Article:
Automation Could Widen Inequality between Women and Men in U.S. Labor Market

Washington, DC -Women are a clear majority (58 percent) of workers in jobs that are at high risk of technological substitution even though they make up less than half (47 percent) of the U.S. workforce, according to a new study released by the Institute for Women’s Policy Research (IWPR). Hispanic women face the highest risk of job automation with one in three working in high-risk occupations.

Women, Automation, and the Future of Work presents the first comprehensive gender analysis of the potential impact of technological change on women’s and men’s employment in the United States, with an emphasis on the likely effects for women, given the jobs women are concentrated in and the disproportionate share of home and family care done by women. While the report makes clear that there is no consensus on the impact of technology on the number of jobs—indeed, employment may grow even as many jobs are displaced—the study explores how gender segregation of the U.S. labor market and trends in digitalizing jobs, gig work, and high-tech fields signal a troubling trajectory toward greater gender inequality in the future of work.

Other major findings from the study include:
For women, technology is particularly likely to threaten well-paying jobs. The risk of automation is greatest for men in low-wage jobs, but women’s risk of automation is distributed across better and lower paid occupations, including many jobs in office and administration that have traditionally served as a bridge to the middle class. While women workers are also concentrated in the jobs least likely to be replaced by technology—such as child care, elder care, and education—these “safe” jobs often pay less at each level of education and provide less access to benefits than many jobs at higher risks of automation. Women face a 41 percent earnings gap with men in returns on digital skills. Women are more likely than men to work with computers and digital media and, while earnings for both women and men increase with greater “digitalization,” the returns are significantly higher for men than for women.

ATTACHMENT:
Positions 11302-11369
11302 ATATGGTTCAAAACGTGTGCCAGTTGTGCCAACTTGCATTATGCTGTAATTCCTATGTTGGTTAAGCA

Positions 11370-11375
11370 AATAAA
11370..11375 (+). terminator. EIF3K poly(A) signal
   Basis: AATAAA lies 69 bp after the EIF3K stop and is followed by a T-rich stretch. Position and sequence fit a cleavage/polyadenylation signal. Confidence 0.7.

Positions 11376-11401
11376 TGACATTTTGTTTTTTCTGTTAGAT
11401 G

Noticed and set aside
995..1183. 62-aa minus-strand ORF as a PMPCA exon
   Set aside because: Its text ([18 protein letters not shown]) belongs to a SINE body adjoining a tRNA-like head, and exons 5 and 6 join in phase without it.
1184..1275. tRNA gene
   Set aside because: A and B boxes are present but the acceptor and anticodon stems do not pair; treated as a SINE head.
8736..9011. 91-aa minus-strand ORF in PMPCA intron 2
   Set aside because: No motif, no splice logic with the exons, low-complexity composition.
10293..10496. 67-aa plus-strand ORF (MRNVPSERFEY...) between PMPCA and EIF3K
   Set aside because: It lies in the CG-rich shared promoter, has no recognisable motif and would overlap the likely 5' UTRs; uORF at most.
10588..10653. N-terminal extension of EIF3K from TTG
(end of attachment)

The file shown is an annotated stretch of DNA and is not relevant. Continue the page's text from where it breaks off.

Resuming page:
For women, making a living wage without being digitally literate is increasingly impossible. Well-paying jobs that do not require high digital skills—such as carpenters or brick layers—are performed mostly by men.

The share of women working in the three largest high-tech jobs—which will shape innovations of the future—has fallen over the past 20 years. The share of women working as Computer Scientists and Systems Analysts, Software Developers, and Computer Support Specialists has declined since 2000. The likelihood of working in computing jobs is also shaped by race and gender dynamics: Hispanic women, for example, are 76 percent less likely to work in such jobs than suggested by their share of the workforce. While the number of women in these jobs has increased, the number of men has increased faster. Programs to increase the number of women in these jobs are popular and must expand further to give women a better chance to participate in STEM jobs that determine the future of automation and AI.

While opening new employment opportunities for women, “gig” work is highly gender segregated, just like the U.S. labor market as a whole. Women are approximately as likely as men to do gig work—selling products or finding jobs through digital platforms, temporary employment agencies, or self-employment—but such work arrangements remain relatively marginal as a share of total employment. Women gig workers still experience unequal pay, disparate work conditions, and less flexibility in female-dominated platform work, yet platforms have given women, including women of color, new opportunities in entrepreneurship and male-dominated fields.

The future of caregiving will shape the future of work. Robots may supplement, but not replace, the need for human care and trends in paid and unpaid care work are critical to understanding the future of work. Personal care aides is the fastest growing occupation in the United States, yet low pay and poor job quality in many of these care jobs threaten the economic security of women workers, particularly women of color and immigrants. Women also continue to perform the majority of unpaid care. Automation holds the potential to improve both unpaid and paid care work, if appropriate investments are made in technological advances.

“This report aims to deeply investigate recent trends in women’s and men’s employment to chart whether we are building on gains toward greater equality or cementing inequality for generations of workers to come. What we found were warning signs—declining earnings in women’s jobs, lower returns on education and digital skills for women, and concerning disparities in job quality. By enacting gender-aware policies, we can shift the trajectory of the future of work toward greater equity, benefiting women, families, and the U.S. economy as a whole,” said economist and IWPR President Heidi Hartmann, Ph.D.

Jennie Sparandara, Head of Workforce Initiatives at JPMorgan Chase & Co., which supported IWPR’s new research on women and automation, also commented, “This report presents a comprehensive and compelling case that any discussion about technological change and the future of work must include gender as part of the conversation. It is possible to build a future of work that reduces inequalities, improves economic security, and ensures that women and communities of color reap the many benefits of technological change.”